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Improper Drying

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Forum topic by onglueme posted 01-22-2019 03:04 AM 529 views 0 times favorited 5 replies Add to Favorites Watch
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onglueme

3 posts in 363 days


01-22-2019 03:04 AM

Topic tags/keywords: drying kiln walnut slab slabs moisture checking

I have imported Peruvian walnut slabs from Honduras. They are 3 inches thick and kiln dried aggressively for 3 weeks. A very short time, I know. I am new to the industry and I had, unwisely, relied on local expertise. Upon completion, the slabs registered 6% MC. Once shipped and delivered and after checking a small sample, the MC inside was much higher and checking was visible. What are my options? Is there any comeback? Should I just leave them out to continue drying or should I find a kiln that can properly finish the job or is it now firewood?

In the future, I think I will just leave the slab in a shed in Honduras to naturally dry but my only concern is that the country is quite humid many times of the year. The shed would be inland and hours away from anybody if water. Any advice would be greatly appreciated.

I am new and trying to break into the industry. Also working with FSC to acquire certification.

Thanks in an advance.

Larry


5 replies so far

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Firewood

885 posts in 2086 days


#1 posted 01-22-2019 03:30 AM

From your description, and photos that the lumber is suffering from case hardening. Here is a description from Wikipedia:

Case hardening describes lumber or timber that has been dried too rapidly. Wood initially dries from the shell (surface), shrinking the shell and putting the core under compression. When this shell is at a low moisture content it will ‘set’ and resist shrinkage. The core of the wood is still at a higher moisture content. This core will then begin to dry and shrink. However, any shrinkage is resisted by the already ‘set’ shell. This leads to reversed stresses; compression stresses on the shell and tension stresses in the core. This results in unrelieved stress called case hardening. Case-hardened [wood] may warp considerably and dangerously when the stress is released by sawing.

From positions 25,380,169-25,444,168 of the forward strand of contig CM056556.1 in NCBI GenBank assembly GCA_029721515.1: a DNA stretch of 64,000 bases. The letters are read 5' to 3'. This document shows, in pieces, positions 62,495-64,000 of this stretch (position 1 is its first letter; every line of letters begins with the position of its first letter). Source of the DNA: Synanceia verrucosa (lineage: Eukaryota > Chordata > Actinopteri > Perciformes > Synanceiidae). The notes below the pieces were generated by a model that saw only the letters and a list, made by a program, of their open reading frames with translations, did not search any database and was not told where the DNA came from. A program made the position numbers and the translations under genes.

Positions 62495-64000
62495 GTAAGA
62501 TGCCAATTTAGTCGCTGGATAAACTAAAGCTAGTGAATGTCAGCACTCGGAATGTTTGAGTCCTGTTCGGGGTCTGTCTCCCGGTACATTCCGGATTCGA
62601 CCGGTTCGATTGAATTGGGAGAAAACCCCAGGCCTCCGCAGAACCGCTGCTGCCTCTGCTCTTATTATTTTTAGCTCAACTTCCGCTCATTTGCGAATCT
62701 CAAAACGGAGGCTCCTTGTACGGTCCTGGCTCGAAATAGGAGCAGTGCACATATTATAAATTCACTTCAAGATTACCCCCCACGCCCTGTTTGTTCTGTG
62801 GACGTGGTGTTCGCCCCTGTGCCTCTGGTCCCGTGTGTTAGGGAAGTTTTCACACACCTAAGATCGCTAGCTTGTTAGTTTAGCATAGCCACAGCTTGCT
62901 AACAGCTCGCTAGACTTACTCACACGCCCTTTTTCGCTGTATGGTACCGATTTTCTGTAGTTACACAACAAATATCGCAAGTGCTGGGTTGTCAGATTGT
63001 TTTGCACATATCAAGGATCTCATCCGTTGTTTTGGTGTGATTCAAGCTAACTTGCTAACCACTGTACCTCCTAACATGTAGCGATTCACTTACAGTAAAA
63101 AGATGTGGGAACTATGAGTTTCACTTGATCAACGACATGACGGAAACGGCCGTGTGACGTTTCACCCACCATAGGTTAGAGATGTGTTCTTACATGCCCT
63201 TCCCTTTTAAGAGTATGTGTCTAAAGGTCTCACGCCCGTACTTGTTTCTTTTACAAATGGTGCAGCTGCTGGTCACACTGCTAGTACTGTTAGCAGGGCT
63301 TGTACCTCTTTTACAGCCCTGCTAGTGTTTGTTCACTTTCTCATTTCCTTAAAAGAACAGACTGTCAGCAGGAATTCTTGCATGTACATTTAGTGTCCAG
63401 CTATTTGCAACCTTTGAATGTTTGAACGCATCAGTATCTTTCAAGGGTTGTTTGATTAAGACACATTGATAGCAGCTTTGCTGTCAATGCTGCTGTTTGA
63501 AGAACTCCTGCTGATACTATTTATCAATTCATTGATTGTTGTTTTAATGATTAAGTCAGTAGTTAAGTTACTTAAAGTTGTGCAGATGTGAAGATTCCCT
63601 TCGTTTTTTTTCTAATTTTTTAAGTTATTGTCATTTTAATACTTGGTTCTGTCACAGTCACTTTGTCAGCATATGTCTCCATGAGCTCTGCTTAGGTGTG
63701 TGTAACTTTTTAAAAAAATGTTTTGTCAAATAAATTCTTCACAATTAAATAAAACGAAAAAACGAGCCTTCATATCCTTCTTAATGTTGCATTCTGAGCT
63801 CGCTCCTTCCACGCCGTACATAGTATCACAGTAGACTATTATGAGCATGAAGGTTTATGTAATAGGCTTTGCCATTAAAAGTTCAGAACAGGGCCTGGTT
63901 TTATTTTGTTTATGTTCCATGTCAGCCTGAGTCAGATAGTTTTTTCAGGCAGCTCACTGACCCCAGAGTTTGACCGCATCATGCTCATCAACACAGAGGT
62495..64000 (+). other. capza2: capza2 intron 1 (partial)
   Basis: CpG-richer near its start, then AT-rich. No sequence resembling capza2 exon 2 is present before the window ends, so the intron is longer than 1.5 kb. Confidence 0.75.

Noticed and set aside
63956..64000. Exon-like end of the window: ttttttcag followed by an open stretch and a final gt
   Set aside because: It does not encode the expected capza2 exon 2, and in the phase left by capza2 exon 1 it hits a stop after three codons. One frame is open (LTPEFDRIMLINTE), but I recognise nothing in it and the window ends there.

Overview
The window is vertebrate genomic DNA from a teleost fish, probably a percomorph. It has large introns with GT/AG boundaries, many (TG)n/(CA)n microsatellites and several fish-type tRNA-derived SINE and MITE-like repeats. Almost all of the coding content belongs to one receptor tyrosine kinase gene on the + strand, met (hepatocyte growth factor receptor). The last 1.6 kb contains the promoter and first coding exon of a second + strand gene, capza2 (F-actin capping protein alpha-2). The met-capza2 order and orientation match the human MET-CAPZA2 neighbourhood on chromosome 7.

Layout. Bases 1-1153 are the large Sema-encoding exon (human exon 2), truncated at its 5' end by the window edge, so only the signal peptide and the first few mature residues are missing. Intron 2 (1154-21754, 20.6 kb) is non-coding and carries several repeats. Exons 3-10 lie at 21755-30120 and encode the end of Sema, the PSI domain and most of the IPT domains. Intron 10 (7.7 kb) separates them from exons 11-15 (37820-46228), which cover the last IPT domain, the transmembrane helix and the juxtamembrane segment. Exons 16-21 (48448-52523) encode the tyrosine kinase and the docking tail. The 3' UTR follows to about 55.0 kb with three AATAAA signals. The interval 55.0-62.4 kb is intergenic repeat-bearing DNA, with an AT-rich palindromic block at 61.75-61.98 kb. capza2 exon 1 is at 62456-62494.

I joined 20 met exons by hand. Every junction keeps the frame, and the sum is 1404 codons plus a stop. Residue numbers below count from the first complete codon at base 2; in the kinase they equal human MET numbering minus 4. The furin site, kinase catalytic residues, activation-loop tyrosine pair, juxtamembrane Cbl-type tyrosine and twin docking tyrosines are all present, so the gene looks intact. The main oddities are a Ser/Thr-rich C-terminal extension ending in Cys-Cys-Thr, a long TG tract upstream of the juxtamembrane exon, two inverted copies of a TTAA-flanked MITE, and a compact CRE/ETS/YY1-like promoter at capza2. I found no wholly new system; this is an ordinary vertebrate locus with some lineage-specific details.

At this point, I don’t know if the lumber can be salvaged. Perhaps someone a lot smarter than me can provide some advice.

-- Mike - Waukesha, WI

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onglueme

3 posts in 363 days


#2 posted 01-22-2019 03:37 AM

Thanks Mike,

I did read about case hardening which this certainly is. I just need to know if I should spend the time and money to move it from storage to some open space, stacked with some weights for a year or two and the likelihood of the wood being usable in the future.

Larry

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AZWoody

1456 posts in 1676 days


#3 posted 01-22-2019 04:33 AM

See if anyone in your area has a kiln that can add steam. That is used as a way to help relax the wood while drying to help keep case hardening from happening. I don’t know if it can help fix it after the fact but worth a shot.

Also, might be good to ask at the forestry forum also. That’s full of people who do these kind of things for a living.

Loads of info there.

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Aj2

2382 posts in 2250 days


#4 posted 01-22-2019 05:41 AM

There’s no fixing honeycomb drying defects.
Firewood for sure

-- Aj

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Wildwood

2693 posts in 2586 days


#5 posted 01-22-2019 11:31 AM

https://www.fpl.fs.fed.us/products/publications/several_pubs.php?grouping_id=100&header_id=p

This chapter will give you pretty good overview.
https://www.fpl.fs.fed.us/documnts/fplgtr/fplgtr190/chapter_13.pdf

Don’t know any kiln operators in the U.S. that would recommend or like to attempt to dry slabs three inches thick without warning you about defects.

Might be able to salvage some of that wood!

-- Bill

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